Jatra, the folk theatre form once popular in eastern India, dates back to the sixteenth century. It combined a melodramatic style of acting with popular music that was played before the play commenced to attract a crowd, and then interspersed liberally within the play along with dance numbers. Performances in this form tended to run for nearly four hours, and took place on makeshift wooden platforms without barriers between the audience and the performers. Like film actors of today, Jatra performers had large fan bases too.
The advent of cinema halls and television in the area in the 1960s and 1970s gradually extinguished interest in this performance art. Photographer Soumya Sankar Bose’s uncle was a Jatra actor who had to take up employment at a railway factory as interest in his form continued to wane. This prompted Bose to begin his ongoing Jatra series, which features his uncle’s former cast mates and offers a rare glimpse into the form and its once gigantic figures.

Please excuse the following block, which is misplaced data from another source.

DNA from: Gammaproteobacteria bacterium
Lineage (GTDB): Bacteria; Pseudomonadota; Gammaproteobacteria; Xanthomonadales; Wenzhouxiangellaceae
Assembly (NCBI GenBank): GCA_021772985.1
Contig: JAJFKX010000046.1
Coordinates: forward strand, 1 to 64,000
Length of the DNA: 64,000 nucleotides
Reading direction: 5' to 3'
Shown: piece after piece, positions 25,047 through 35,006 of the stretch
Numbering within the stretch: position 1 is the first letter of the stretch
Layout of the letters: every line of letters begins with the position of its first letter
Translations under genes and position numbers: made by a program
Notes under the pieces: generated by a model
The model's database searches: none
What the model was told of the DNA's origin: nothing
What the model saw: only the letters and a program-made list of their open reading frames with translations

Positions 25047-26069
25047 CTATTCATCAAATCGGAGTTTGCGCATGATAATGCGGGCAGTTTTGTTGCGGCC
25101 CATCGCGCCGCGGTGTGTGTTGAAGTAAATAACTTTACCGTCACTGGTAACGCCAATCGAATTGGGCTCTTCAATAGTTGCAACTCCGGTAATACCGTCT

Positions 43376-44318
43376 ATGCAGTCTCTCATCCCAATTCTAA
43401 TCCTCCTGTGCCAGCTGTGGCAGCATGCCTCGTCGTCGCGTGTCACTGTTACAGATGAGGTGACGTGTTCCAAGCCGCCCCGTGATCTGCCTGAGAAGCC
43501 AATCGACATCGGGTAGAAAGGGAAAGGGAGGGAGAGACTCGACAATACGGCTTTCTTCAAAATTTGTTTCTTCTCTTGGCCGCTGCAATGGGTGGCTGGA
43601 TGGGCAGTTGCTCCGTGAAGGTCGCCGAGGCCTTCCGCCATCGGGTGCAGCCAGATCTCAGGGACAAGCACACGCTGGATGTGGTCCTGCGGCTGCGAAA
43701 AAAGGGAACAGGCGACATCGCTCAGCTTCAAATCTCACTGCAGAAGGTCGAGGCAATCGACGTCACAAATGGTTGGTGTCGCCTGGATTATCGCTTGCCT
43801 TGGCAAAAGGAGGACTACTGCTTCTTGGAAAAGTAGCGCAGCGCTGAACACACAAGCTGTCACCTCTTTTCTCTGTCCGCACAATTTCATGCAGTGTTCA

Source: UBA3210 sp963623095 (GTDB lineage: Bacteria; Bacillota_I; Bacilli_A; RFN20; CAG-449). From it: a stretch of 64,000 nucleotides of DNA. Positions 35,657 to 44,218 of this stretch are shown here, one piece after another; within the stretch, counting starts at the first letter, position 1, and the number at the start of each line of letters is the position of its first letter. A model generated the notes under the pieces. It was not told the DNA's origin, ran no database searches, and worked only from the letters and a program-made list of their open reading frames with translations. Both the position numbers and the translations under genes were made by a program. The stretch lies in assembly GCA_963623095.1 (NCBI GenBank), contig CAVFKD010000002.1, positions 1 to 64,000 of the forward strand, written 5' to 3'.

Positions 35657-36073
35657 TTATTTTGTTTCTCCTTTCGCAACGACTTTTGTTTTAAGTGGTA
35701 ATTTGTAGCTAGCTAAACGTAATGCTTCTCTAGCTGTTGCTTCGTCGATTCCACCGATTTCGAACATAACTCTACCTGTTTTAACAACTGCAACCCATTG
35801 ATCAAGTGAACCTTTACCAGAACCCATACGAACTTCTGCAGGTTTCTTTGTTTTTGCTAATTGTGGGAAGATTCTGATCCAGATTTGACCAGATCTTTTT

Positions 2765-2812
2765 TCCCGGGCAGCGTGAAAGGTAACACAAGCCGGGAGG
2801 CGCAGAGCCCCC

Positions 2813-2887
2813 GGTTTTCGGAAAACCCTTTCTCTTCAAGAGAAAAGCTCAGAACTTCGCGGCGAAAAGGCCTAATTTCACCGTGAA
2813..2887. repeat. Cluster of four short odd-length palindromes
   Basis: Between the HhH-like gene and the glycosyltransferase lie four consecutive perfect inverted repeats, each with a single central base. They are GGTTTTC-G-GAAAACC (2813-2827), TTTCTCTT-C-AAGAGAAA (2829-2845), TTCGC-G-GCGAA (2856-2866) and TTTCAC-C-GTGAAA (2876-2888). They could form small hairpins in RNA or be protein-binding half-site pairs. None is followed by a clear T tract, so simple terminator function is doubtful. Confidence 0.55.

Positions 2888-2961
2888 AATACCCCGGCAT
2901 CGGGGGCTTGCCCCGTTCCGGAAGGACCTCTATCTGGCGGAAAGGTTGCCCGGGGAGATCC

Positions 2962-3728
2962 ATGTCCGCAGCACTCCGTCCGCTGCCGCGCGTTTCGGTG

Soumya Sankar Bose’s Yatra series will be on display at the upcoming Goa Photo festival (www.goaphoto.in).
Soumya Sankar Bose earned a diploma in photography from the Pathshala South Asian Media Institute, Dhaka. His project Full Moon on a Dark Night was awarded the Magnum Foundation’s Photography and Social Justice Fellowship in 2017. In 2015, he received the India Foundations for the Arts grant for his project Lets Sing an Old Song.